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What if we refer
to Myth as Energy?

The energy of the imagination and subconscious. Now, imagine that in your world there lived just 200 neighbours, all of whom you know pretty well. You know their families, have been to all the births, coming of age ceremonies, deaths and weddings. Imagine you know another hundred people in Sevanagar or Bachenhatti or Motagonahalli and maybe a few thousand in Magadi. Imagine, you have visited Bangalore four times in your life. Imagine you have never been on a train or plane and have never seen the Mysore Palace, which is 150 km away.

Enter, Maramma. She wears a hot pink and parrot green silk sari and wanders from Shivagange hillock down to Vardenahalli. Wild animals bow to her. Her ride is a leopard. She is the Goddess of Rain and the village deity, the Gramadevatai or Urudevatai. A version of Parvathi, she and her man, Muneeshwara are worshipped with chicken or goat sacrifice. Most importantly, she is the goddess who protects against epidemics. Who better to have batting for you during a pandemic?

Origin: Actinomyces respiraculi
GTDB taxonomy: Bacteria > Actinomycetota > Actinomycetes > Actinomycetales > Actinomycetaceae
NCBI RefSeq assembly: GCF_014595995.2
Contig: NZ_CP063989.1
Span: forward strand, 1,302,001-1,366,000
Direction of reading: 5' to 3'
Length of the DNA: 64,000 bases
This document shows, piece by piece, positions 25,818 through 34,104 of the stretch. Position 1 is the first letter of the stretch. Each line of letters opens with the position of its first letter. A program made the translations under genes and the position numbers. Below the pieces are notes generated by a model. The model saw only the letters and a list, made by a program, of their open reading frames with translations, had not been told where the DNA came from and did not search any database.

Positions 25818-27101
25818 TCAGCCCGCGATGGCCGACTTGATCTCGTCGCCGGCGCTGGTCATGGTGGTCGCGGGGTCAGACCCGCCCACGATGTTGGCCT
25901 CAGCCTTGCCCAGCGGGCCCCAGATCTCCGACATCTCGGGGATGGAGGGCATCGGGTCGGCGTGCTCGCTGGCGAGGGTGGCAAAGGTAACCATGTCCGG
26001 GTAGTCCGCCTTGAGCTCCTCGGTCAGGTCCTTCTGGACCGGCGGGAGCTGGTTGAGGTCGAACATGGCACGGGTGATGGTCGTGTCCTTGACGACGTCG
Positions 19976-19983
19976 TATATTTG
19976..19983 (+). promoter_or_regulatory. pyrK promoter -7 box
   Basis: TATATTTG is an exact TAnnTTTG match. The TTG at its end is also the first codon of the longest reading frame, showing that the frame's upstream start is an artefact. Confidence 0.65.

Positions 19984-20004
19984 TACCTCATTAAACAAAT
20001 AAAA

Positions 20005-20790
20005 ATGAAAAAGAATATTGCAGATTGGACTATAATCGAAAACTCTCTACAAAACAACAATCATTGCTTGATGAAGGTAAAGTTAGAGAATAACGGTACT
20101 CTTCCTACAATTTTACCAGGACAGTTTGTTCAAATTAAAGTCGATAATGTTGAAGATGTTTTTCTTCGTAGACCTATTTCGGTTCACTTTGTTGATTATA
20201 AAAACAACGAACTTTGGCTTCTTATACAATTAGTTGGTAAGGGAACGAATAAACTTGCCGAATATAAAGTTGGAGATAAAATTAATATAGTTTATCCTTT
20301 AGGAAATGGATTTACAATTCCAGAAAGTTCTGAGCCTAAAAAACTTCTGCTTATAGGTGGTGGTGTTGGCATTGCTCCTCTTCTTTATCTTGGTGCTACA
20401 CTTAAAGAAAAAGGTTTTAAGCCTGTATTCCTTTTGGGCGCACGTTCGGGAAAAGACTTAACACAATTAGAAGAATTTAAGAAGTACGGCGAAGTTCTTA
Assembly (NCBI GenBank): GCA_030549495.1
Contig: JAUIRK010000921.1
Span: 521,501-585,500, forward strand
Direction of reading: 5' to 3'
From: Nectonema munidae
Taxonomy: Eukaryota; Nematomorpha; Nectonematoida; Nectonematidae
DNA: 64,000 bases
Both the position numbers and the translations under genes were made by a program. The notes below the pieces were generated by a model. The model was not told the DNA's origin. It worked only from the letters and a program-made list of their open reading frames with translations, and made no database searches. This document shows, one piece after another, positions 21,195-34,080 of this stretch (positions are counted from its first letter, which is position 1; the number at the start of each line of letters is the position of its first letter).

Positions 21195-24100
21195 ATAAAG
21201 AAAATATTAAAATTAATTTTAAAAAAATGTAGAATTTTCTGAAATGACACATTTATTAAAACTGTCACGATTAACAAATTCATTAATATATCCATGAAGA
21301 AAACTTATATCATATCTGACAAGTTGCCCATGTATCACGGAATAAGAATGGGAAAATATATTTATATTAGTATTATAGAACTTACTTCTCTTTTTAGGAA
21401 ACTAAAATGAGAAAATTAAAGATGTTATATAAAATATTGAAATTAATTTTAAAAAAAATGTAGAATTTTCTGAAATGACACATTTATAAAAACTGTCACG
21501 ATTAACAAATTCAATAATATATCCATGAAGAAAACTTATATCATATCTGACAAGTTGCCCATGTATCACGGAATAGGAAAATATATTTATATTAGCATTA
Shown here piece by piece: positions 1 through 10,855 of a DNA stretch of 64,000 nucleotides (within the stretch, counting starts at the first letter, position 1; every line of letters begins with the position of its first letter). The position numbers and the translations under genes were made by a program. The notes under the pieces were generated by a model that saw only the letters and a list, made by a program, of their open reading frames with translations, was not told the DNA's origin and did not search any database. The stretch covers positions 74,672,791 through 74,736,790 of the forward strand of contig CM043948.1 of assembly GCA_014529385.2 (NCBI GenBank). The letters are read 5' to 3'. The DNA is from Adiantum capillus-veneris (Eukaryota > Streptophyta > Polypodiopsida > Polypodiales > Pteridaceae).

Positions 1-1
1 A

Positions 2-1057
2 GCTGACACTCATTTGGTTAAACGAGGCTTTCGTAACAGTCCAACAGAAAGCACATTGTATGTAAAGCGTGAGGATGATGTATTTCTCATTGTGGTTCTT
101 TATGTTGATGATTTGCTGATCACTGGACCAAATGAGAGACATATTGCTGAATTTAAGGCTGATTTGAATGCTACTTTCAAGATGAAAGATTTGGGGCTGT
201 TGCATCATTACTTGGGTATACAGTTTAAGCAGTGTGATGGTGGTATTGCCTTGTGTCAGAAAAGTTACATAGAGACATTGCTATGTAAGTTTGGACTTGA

Now 7000 km away and 200 years before, on the banks of Lake Starnberg surrounded by the snowy alps, a King comes to stay. Ludwig II. Young, handsome and unmarried, he’s fond of the swans that swim regally on the lake and he loves the composer, Wagner. He builds a fairytale castle he calls Neuschwanstein, New Stone Swan. One day, he takes a boat ride and vanishes. Was he taken away by his beloved swans?

“Myth must be kept alive. The people who can keep myth alive are artists of one kind or another.”

Joseph Campbell

“Everybody acts out a myth, but very few people know what their myth is. And you should know what your myth is because it might be a tragedy and maybe you don’t want it to be.” - Carl Jung.